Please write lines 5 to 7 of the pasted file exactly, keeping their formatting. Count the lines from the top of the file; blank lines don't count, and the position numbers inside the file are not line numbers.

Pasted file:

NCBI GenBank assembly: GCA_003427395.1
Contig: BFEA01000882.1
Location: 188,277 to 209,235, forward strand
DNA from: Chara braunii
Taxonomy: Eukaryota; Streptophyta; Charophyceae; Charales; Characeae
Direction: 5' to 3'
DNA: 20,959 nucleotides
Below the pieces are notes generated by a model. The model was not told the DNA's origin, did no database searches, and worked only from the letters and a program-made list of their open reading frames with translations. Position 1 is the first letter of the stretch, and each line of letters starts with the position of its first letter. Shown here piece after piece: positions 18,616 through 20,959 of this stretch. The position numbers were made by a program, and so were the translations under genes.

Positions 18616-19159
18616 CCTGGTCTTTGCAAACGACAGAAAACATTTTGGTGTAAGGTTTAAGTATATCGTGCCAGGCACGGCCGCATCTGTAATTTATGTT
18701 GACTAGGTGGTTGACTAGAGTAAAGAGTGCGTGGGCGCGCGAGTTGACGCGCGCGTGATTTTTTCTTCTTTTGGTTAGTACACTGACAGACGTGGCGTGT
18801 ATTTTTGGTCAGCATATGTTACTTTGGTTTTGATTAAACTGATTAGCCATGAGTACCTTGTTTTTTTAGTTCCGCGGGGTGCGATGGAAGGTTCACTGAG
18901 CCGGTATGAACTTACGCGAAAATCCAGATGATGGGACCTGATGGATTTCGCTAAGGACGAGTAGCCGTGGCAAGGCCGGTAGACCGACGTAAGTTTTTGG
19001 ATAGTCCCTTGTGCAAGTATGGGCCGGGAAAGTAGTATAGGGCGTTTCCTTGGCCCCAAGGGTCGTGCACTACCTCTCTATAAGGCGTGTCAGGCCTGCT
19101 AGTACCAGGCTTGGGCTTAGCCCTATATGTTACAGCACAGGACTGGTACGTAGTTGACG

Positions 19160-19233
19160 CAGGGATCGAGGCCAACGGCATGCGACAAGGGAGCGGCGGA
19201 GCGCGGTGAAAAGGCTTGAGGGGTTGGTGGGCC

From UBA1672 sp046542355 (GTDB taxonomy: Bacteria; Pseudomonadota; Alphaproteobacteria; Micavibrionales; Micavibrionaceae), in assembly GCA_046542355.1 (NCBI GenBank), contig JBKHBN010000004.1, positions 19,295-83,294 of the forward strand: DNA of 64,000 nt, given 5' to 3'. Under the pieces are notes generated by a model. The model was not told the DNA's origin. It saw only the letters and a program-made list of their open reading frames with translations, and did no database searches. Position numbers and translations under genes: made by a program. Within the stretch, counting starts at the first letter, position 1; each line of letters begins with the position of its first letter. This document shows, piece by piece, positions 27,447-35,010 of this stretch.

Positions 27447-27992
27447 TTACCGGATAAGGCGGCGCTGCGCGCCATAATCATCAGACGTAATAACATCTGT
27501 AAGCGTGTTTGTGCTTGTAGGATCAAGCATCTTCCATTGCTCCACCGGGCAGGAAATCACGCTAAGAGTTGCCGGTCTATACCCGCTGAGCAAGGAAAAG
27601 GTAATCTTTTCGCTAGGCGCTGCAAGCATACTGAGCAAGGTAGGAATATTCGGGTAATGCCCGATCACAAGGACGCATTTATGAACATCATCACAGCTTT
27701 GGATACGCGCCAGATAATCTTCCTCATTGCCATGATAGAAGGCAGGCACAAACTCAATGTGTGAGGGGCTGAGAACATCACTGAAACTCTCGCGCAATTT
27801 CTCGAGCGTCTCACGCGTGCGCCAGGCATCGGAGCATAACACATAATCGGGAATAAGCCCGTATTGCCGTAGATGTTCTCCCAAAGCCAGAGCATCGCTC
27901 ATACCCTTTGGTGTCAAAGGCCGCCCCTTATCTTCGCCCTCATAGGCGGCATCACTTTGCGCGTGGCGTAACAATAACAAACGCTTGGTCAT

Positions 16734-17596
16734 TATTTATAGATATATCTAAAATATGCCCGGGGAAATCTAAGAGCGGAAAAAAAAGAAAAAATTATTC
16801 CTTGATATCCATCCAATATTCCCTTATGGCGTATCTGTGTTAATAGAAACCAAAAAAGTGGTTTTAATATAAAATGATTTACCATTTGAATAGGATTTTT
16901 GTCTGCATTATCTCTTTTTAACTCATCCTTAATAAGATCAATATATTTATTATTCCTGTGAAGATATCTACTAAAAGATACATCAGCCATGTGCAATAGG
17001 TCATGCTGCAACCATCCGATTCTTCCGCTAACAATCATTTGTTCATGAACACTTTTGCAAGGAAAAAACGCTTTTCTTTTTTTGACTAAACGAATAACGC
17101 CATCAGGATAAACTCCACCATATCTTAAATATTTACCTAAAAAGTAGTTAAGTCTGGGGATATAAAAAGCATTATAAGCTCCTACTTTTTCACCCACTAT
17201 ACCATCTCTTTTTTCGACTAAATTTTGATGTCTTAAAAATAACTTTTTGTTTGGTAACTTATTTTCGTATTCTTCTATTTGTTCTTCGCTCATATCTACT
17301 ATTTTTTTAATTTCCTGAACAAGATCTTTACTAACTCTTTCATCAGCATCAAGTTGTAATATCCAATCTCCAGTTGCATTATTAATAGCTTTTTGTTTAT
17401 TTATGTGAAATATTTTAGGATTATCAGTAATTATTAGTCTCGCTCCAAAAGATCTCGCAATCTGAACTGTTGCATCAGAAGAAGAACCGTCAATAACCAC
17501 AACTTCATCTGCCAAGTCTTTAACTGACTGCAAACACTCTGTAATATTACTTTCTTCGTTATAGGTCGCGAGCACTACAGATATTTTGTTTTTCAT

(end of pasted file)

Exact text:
Taxonomy: Eukaryota; Streptophyta; Charophyceae; Charales; Characeae
Direction: 5' to 3'
DNA: 20,959 nucleotides